A novel approach to model cumulative stress: Area under the s-factor curve

Frank D. Mann, Adolfo G. Cuevas, Sean A.P. Clouston, Colin D. Freilich, Zlatan Krizan, Sascha Zuber, Linda Wänström, Graciela Muniz-Terrera, Patrick O'Keefe, Stacey Voll, Scott Hofer, Joseph L. Rodgers, Robert F. Krueger

Research output: Contribution to journalArticlepeer-review


Objective: Using a large longitudinal sample of adults from the Midlife in the United States (MIDUS) study, the present study extended a recently developed hierarchical model to determine how best to model the accumulation of stressors, and to determine whether the rate of change in stressors or traditional composite scores of stressors are stronger predictors of health outcomes. Method: We used factor analysis to estimate a stress-factor score and then, to operationalize the accumulation of stressors we examined five approaches to aggregating information about repeated exposures to multiple stressors. The predictive validity of these approaches was then assessed in relation to different health outcomes. Results: The prediction of chronic conditions, body mass index, difficulty with activities of daily living, executive function, and episodic memory later in life was strongest when the accumulation of stressors was modeled using total area under the curve (AUC) of estimated factor scores, compared to composite scores that have traditionally been used in studies of cumulative stress, as well as linear rates of change. Conclusions: Like endogenous, biological markers of stress reactivity, AUC for individual trajectories of self-reported stressors shows promise as a data reduction technique to model the accumulation of stressors in longitudinal studies. Overall, our results indicate that considering different quantitative models is critical to understanding the sequelae and predictive power of psychosocial stressors from midlife to late adulthood.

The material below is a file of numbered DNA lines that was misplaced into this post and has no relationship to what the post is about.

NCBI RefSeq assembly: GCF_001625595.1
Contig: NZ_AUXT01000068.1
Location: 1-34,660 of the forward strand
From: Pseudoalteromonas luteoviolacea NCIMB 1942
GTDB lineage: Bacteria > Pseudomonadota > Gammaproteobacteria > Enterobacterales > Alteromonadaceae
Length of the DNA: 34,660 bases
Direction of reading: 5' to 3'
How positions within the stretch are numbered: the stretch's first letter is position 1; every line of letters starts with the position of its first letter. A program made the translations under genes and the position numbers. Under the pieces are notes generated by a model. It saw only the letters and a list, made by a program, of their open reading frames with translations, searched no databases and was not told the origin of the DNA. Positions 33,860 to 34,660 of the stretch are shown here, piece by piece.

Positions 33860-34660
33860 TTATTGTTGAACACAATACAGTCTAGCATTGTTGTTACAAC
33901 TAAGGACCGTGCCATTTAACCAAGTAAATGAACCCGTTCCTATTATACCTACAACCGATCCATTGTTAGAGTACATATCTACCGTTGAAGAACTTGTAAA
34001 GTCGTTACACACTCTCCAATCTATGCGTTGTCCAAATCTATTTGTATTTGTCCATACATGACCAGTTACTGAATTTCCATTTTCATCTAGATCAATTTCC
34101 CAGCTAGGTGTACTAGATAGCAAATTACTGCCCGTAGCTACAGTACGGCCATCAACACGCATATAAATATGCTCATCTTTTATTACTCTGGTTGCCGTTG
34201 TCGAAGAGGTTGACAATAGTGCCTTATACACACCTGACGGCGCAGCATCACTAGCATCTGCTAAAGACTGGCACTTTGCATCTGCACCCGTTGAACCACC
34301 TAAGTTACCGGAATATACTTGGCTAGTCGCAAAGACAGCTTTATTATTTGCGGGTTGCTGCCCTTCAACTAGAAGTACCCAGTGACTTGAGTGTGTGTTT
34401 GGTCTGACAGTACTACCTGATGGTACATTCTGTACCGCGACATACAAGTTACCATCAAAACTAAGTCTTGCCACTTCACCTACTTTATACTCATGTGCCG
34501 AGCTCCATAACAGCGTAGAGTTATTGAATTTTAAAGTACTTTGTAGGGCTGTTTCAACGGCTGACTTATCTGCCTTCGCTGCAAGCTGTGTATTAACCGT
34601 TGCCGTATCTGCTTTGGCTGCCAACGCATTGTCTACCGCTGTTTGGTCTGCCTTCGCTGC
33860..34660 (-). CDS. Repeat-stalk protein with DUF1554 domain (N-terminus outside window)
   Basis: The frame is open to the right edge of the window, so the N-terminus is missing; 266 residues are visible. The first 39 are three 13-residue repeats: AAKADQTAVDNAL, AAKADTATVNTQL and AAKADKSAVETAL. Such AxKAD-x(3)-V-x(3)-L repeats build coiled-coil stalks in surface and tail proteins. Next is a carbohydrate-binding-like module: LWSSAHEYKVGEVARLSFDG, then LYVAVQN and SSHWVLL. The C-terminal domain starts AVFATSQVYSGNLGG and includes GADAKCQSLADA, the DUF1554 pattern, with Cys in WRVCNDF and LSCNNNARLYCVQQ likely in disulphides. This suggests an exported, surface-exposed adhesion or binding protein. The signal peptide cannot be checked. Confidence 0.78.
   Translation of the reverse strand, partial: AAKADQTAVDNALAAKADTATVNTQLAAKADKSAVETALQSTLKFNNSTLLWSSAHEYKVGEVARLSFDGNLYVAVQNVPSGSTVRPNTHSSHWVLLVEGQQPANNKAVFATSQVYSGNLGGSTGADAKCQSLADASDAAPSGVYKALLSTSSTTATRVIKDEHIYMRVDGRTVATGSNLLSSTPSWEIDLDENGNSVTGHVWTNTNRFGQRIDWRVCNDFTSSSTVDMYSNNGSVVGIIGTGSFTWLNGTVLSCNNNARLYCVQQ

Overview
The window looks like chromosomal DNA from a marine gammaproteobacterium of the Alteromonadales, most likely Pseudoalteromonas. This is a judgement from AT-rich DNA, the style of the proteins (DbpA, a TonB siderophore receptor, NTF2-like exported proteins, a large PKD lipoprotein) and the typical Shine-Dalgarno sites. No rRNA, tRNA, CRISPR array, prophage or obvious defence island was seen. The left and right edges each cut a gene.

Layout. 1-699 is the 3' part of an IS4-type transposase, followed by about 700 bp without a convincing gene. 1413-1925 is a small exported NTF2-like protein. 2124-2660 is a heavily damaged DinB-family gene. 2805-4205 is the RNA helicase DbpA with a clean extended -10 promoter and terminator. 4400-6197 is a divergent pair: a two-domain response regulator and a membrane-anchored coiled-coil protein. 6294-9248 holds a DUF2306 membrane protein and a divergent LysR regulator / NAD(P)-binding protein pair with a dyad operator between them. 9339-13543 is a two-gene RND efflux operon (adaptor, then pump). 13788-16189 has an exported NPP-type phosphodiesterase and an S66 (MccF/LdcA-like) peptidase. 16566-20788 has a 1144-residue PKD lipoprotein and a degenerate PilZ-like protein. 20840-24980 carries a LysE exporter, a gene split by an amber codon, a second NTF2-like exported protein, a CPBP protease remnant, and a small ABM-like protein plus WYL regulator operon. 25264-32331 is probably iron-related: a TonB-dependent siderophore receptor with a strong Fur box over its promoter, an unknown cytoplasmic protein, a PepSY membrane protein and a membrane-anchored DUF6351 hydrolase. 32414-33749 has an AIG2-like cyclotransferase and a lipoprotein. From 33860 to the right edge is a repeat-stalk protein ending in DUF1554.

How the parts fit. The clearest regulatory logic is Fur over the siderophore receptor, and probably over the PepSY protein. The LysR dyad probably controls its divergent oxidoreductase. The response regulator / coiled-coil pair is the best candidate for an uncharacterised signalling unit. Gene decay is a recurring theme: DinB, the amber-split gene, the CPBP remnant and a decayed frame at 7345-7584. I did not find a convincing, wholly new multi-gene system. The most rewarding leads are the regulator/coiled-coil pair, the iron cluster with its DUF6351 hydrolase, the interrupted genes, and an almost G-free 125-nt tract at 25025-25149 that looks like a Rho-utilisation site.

Original languageEnglish (US)
Article number116787
JournalSocial Science and Medicine
StatePublished - May 2024


  • Area under the curve
  • Chronic stressors
  • Cumulative stress
  • Executive function
  • Health
  • Memory

ASJC Scopus subject areas

  • Health(social science)
  • History and Philosophy of Science


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